cover image All the Lost Things

All the Lost Things

Michelle Sacks. Little, Brown, $27 (288p) ISBN 978-0-31647-545-7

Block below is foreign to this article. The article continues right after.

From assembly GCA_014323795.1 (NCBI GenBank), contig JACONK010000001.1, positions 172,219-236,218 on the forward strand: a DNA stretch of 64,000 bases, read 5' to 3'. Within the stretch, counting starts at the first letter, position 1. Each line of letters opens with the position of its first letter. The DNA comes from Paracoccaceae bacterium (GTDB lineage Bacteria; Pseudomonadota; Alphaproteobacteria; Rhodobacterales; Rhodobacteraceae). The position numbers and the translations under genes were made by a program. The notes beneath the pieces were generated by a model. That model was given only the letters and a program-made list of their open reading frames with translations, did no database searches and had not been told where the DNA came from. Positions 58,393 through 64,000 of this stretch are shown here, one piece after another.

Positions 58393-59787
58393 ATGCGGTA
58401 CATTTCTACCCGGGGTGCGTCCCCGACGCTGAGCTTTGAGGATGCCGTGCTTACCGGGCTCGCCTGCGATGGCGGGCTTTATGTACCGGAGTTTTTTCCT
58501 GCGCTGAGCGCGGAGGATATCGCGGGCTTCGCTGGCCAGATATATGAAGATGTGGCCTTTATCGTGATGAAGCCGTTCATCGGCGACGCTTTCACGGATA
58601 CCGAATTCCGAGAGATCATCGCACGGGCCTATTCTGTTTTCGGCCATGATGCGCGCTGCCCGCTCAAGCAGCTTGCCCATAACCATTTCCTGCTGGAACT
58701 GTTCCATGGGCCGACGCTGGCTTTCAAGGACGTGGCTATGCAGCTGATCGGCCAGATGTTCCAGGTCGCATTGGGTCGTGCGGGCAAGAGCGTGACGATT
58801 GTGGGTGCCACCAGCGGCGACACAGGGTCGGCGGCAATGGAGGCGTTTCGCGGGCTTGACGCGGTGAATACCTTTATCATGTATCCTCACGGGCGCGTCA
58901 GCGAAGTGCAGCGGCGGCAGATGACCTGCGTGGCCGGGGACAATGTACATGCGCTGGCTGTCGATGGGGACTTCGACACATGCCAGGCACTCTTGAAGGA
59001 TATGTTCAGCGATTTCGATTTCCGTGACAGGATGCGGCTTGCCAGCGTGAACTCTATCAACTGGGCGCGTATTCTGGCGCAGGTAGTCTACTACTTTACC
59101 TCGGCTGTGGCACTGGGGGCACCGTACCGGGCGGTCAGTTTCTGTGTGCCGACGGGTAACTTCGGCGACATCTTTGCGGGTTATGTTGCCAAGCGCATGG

Sacks (You Were Made for This) delivers another gripping domestic tale, but doesn’t quite pull off the challenging task of telling it from the point of view of seven-year-old Dolly Rust, whose father suddenly takes her on a life-changing road trip. From the moment their so-called “adventure” begins, a sense of foreboding permeates; as they get farther from their New York home, Dolly’s constant companion, a toy horse named Clemestra, becomes less of a comfort and more of a purveyor of uncomfortable truths as she begins speaking to Dolly. For Dolly, there’s joy in doing something so unexpected and fun, staying in a nice motel, eating junk food and having her father to herself. But her dad starts acting angry and frustrated, gets drunk, and they stay in seedier and scarier places as they head farther south and off the beaten path. Using such a young narrator becomes tedious as Dolly continually makes observations in capital letters, which are sometimes beyond her years and other times too childish. Unfortunately, the dénouement and the quick resolution comes off as pat and unsatisfying. Still, the author is adept at generating tension and showing the inevitability of the past (and the law) catching up, making this a passable family suspense novel. (June)